AAPB Debuts New Online Exhibit “Structuring the News: The Magazine Format in Public Media”

The American Archive of Public Broadcasting (AAPB) has launched a new digital exhibit about newsmagazines, a popular form of news presentation spanning five decades of radio and television broadcasting. Departing from mainstream examples such as 60 Minutes and All Things Considered, the exhibit brings together unique programs produced by independent stations from across the country for the first time as a unified collection. The newsmagazines showcased in “Structuring the News” cover topics from labor strikes to a day in the life of an air traffic controller, and emphasize conversations and voices often overlooked by network news shows.

“Structuring the News” is curated by Digital Exhibits Intern Alejandra Dean, and highlights 42 definitive examples representing both metropolitan producers and smaller, regional studios. Many of the shows in the exhibit prioritize local issues and communities, providing a window into American daily life from 1976-2016. In addition to defining the format, the exhibit looks at important precursors during the 1960s that experimented with news reporting.

“Structuring the News” can be accessed online at http://americanarchive.org/exhibits/newsmagazines.

To celebrate the launch of “Structuring the News: The Magazine Format in Public Media”, the exhibit’s curator, Alejandra Dean, AAPB Project Manager Casey Davis Kaufman, and Mark Williams, Professor of Film and Media Studies at Dartmouth College, will be discussing newsmagazines in a Facebook Live event at 12pm EDT on Thursday, July 6th. Don’t miss this inside look at over fifty years of broadcast newsmagazines, and the chance to ask questions about the exhibit! To watch, head to WGBH’s Facebook page at 12pm EDT on July 6th.

New project for the new year: AAPB awarded a grant from CLIR

WGBH, in collaboration with the Library of Congress, has been awarded a grant from the Council on Library and Information Resources (CLIR) to lead the National Educational Television (NET) Collection Catalog Project, the first project to build upon the American Archive of Public Broadcasting initiative. This project will involve the creation of a national catalog of records documenting the existence and robust description of titles distributed by NET, public media’s first national network and its earliest and among its most at-risk content.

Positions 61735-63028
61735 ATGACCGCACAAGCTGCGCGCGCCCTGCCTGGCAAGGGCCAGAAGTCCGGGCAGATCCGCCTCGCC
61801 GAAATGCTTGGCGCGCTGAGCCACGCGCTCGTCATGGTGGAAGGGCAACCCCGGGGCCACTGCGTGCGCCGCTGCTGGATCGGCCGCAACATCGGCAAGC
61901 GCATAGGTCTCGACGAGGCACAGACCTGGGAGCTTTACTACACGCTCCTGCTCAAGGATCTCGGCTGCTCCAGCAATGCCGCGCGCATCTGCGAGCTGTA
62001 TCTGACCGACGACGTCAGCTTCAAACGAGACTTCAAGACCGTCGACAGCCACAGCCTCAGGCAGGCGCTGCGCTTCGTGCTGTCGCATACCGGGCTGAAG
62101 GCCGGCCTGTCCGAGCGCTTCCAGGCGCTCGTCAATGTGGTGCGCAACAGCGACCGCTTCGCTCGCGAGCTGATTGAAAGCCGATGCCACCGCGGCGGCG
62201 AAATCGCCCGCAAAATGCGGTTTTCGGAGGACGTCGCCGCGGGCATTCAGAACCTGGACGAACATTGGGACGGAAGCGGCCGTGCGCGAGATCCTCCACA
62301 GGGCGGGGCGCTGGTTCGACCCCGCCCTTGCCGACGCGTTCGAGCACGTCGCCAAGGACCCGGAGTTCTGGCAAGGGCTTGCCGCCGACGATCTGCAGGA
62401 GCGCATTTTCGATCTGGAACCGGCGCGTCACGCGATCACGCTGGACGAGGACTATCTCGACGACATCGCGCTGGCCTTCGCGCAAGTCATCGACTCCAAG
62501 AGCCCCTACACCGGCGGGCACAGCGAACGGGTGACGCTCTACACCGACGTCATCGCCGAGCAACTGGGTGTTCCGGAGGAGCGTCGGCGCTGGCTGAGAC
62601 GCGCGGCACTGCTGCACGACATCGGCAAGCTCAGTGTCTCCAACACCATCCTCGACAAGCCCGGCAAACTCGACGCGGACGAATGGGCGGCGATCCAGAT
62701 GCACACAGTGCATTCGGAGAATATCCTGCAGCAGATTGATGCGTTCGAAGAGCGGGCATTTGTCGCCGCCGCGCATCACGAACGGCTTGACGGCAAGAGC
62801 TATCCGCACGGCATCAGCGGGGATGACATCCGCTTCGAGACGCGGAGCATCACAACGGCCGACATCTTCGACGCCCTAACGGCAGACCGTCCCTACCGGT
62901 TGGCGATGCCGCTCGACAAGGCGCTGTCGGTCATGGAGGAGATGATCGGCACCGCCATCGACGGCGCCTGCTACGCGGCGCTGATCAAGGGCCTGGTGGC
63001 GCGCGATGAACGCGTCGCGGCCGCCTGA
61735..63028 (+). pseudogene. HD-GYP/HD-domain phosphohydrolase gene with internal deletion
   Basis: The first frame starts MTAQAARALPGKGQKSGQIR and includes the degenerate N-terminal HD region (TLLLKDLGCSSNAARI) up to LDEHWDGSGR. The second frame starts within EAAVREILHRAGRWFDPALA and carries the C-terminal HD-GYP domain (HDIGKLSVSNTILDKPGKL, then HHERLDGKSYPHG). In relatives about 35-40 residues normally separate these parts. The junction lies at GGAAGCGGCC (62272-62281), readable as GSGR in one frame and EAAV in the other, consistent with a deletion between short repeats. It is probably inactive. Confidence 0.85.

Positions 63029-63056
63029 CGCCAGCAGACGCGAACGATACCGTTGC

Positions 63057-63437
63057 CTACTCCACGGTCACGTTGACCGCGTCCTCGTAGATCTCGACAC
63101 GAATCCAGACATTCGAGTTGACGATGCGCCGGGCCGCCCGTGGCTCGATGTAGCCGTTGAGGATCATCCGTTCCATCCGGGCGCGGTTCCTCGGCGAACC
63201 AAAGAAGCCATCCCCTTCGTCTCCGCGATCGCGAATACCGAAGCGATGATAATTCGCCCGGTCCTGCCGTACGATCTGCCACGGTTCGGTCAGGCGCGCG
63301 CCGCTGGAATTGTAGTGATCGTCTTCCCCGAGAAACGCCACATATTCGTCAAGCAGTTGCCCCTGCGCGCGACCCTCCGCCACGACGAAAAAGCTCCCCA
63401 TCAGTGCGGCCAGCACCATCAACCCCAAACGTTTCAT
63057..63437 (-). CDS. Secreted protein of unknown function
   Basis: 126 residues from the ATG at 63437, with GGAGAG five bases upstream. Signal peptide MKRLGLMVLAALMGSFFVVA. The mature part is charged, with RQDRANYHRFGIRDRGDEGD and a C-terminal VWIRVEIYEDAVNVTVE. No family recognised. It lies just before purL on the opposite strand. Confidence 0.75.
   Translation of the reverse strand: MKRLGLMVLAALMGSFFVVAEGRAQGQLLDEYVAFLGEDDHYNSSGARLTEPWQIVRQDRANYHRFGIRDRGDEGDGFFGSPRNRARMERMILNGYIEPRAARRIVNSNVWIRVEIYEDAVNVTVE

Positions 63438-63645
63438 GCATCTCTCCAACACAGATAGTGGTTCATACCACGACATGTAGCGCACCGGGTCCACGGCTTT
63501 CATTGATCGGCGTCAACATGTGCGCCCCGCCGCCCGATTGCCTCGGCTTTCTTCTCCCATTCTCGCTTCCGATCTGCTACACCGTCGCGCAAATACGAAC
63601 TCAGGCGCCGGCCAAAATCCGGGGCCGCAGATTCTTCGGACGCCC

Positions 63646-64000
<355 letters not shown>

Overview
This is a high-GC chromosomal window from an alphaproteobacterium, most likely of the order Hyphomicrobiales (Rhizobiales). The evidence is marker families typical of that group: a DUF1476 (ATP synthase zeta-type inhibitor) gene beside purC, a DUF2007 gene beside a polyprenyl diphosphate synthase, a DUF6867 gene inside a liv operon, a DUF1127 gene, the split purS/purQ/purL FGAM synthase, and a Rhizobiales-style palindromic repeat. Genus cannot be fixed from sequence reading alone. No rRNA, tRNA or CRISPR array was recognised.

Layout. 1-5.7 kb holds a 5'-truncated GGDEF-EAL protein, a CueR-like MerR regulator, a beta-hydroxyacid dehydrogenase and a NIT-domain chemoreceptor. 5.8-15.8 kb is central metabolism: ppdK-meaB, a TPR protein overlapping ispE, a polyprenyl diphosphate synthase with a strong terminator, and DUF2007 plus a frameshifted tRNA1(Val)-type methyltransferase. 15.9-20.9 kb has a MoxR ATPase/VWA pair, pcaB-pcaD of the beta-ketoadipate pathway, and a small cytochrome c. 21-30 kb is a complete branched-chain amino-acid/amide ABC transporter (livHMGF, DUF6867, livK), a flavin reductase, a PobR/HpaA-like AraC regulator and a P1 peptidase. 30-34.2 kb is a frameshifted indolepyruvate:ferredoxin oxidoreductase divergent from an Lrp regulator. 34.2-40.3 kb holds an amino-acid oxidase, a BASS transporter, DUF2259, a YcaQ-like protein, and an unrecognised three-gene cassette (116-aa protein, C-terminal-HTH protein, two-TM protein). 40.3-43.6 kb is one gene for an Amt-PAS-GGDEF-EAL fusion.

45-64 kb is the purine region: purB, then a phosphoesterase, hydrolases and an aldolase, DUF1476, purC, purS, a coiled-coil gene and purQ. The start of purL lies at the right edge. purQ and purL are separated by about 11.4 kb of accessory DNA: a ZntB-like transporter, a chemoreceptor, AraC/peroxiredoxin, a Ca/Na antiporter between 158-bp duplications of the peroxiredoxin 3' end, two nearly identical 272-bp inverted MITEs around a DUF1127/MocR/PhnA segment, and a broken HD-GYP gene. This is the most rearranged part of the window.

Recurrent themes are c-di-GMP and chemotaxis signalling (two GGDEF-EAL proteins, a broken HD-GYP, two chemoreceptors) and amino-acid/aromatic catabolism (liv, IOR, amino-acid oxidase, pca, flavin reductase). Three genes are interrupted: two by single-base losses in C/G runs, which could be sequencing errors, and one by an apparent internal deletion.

The NET Collection includes 8,000–10,000 programs produced from 1952-1972, a period marked by societal and cultural shifts of great importance. Public television itself changed significantly during this time. From its early dedication to childhood and adult education, NET by 1963 transitioned to serving adult audiences with documentaries exploring citizenship issues of urgency and cultural programming dedicated to the arts, humanities and sciences.

The NET Collection is an invaluable record of non-commercial TV programming on public affairs, social issues, arts, culture, the humanities, science and education. NET programs, most of which were created by 30 public television stations across the US, often covered topics of international relevance. During this time period, public affairs documentaries and discussions explored the Civil Rights Movement, the Vietnam War, the Cuban Missile Crisis, poverty, student activism and issues such as radicalism, privacy, the environment, the elderly and welfare. The NET Collection includes reporting on the Vietnam War, interviews with American and Vietnamese leaders, public hearings and a controversial report from North Vietnam. Arts and cultural programming includes interviews with artists, poets, writers, filmmakers, actors and dancers. Science Reporter and other series cover issues such as the latest in medical advances, space exploration and the progressive steps that led to the 1969 moon launch. Educational programming includes materials for classroom use, innovative children’s programming and adult education programs. The catalog will help to prioritize titles for preservation and will make this hidden collection known to scholars, researchers, and the public.

Few NET titles are known to scholars because they are in unprocessed collections. WGBH, WNET, Indiana University and the Library of Congress hold the largest collections of NET materials, while copies are known to exist at some of the original producing stations. Currently, programs are scattered, descriptions are limited and in obscure sources, and there is no publicly accessible catalog of titles.

With the NET Collection inventoried and made accessible, television studies scholars can embark on in- depth studies of NET, access its innovative series, compare commercial and noncommercial television, and examine programs that deal with bias in newscasts, effects of television on politics, effects on children, and federal involvement in public broadcasting, with perspectives from FCC and NAB officials, network executives, critics and scholars.

A huge chunk of the project will be accomplished thanks to CLIR’s funding; however, the project team envisions more work that could be undertaken to enhance the NET collection catalog. This includes the incorporation of Indiana University’s collection of titles into the catalog and expanding the scope of description and access activities; the project team will be seeking additional funds for this work. The AAPB team will keep stations and others updated as we move forward with the project. We’re looking forward to being in touch with all NET-era stations in the next several months!